The Door is Open... Are You Ready to Step Out?

COVID has freed the church to BE again

by Scott Wellard

[4 minute read]

 

If you’re a Christian there’s a good chance you’ve experienced the “look”.  You know what I’m talking about. You’ve met someone new, perhaps at the school gates, your workplace or a new neighbour. You’ve started to connect, there’s a rush of excitement that comes with a new connection and the infinite possibilities, the excitement that comes from discovering commonality, but then it happens…

Some way or another it’s crept into the conversation, the fact you’re a “Christian” and despite the excitement felt moments earlier it's now replaced with a vacuum as all the oxygen is sucked from the space, and there it is…the look. Despite all the things you were just connecting on, they’ve now discovered you’re one of "them”.

 “Them,” those who have come before you, those who speak for you, those in the media or on social platforms, those who are very loud about what it is God “said” or is saying and what God stands for or doesn't…

I have spent much of my ministry helping churches to engage more effectively with their communities and one of the key elements is understanding the “Trust Deficit.” It’s simple, when we meet new people, we have to be prepared to pay the “trust deficit” for those who have come before us.

In the last few months it’s been my experience that “the look,” people’s apprehension and nervousness to be talking to a Christian, have become casualties of COVID.

As I write this, I’m in Liverpool UK and we’re still easing out of lockdown,* we are not yet back to normal but what I’m experiencing in the neighbourhood is an opportunity and I hope that you can recognise it too.

For months the people of the UK (and many other places in the world) were in a strict lockdown, stuck with themselves, confronted with their life choices and the situations they have created for themselves. Roles were blurred, people were now CEO’s and Parents in the same physical environment, the oxygen space in relationships created was now gone, proximity was creating an acceptance of reality, difficult things could not be avoided or escaped.

However, as lockdown dragged on, it became manageable, safe, reliable. People were on furlough (paid to stay at home), there wasn’t any uncertainty, it may have felt like ‘Groundhog Day’ but at least it was predictable. The world seemed to be going crazy but, in the safety of your house, you felt in control. Lockdown began to feel like a swaddle feels for a newborn baby, snug and secure.

But then lockdown ended or to be clearer “EASED” and let’s be honest what the heck does that actually mean? Nobody knows, it's changing every day, who can keep track?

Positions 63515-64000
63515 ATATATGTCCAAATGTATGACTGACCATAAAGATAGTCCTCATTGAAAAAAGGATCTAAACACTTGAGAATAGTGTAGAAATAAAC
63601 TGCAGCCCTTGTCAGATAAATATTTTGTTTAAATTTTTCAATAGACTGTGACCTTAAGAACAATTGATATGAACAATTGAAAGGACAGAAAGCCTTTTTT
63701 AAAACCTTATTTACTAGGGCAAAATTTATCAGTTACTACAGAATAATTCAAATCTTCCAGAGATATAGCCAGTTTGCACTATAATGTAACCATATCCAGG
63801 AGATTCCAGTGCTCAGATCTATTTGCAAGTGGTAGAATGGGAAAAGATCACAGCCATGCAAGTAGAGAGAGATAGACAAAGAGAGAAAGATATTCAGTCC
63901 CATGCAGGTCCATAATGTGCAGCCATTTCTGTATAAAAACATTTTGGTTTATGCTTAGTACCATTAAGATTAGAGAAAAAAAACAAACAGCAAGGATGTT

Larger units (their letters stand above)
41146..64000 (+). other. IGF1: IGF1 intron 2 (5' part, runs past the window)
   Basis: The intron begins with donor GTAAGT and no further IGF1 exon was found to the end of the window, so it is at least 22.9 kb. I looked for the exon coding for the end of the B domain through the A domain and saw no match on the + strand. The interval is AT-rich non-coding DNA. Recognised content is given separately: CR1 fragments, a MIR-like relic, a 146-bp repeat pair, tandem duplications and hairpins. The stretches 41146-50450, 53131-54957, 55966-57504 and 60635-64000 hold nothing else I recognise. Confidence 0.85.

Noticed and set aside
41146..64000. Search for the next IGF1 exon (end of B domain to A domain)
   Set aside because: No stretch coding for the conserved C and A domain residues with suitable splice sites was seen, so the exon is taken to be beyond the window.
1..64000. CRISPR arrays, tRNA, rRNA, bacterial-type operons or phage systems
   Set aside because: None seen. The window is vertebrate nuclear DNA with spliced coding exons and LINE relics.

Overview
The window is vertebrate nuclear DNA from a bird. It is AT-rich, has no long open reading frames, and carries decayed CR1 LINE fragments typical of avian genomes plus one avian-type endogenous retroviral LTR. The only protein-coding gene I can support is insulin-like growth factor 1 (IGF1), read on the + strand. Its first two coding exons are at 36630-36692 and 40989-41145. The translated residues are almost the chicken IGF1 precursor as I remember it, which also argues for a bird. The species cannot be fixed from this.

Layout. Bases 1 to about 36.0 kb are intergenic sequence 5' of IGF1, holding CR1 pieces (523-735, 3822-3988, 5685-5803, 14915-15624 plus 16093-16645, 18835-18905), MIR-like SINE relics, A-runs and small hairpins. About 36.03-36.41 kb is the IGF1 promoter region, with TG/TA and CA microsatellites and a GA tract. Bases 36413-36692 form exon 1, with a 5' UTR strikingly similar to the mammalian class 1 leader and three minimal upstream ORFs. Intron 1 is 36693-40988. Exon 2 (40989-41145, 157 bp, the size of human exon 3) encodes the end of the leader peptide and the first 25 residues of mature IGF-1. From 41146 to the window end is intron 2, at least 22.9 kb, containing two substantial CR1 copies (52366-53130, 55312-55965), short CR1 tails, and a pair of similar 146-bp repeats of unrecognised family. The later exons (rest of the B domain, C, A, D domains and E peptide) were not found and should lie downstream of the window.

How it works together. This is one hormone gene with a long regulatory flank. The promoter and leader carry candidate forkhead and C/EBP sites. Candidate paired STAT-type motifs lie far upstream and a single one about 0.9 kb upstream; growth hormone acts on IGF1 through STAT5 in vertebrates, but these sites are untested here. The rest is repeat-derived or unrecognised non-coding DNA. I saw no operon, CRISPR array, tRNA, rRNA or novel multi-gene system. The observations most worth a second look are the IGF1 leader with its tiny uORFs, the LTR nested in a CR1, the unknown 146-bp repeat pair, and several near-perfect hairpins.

Now the swaddle is gone, there’s no certainty, the support packages are ending, the redundancies are starting, the battle for employment has begun and the months of self-reflection have left us raw and unsettled and standing in an environment of great uncertainty. This looks to be the new normal for months to come. Uncertainty in an ever-changing environment.

But what of the revelations? What of the lockdown self-reflection or the clashing of relationships and roles? Lockdown ripped the band-aid away and wounds were opened, revelations of deep unsatisfaction with life and situation were reached. In this ever-changing environment of uncertainty what do people do with all of that? Do they cling to bad situations because they’re predictable? Do they bury things and move on? Is COVID the real danger or is the identity crisis amidst uncertainty the real pandemic?

In Liverpool the front door has been opened, we are venturing beyond the park and Tesco, where the excitement of new relationships and connections is returning, and the commonality has never been easier - we are all survivors. And now when the secret comes out that I’m a Christian and a Pastor, there’s been no “look” or “step back.” Instead we’ve experienced all new responses like, “I really need to talk to someone like you” (and these are not throwaway responses). Conversations have happened and they’re deep - deeper than they’ve been before. People are confused and lost and looking for something real, something life-giving. People are looking to wrestle with belief and something bigger because they are looking for HOPE.

There has never been a greater opportunity in my life than now. We may not be gathered but as we’re scattered we are still the church, and with the weight of large elaborate gatherings taken from us we can again BE THE CHURCH.

Our greatest role as the Church is to go into the world and allow people to be KNOWN, SEEN, HEARD and LOVED!

We have an opportunity to fill the vacuum created by COVID with the Prince of Peace – Don’t miss that opportunity!


* Editorial note: Accurate at time of drafting.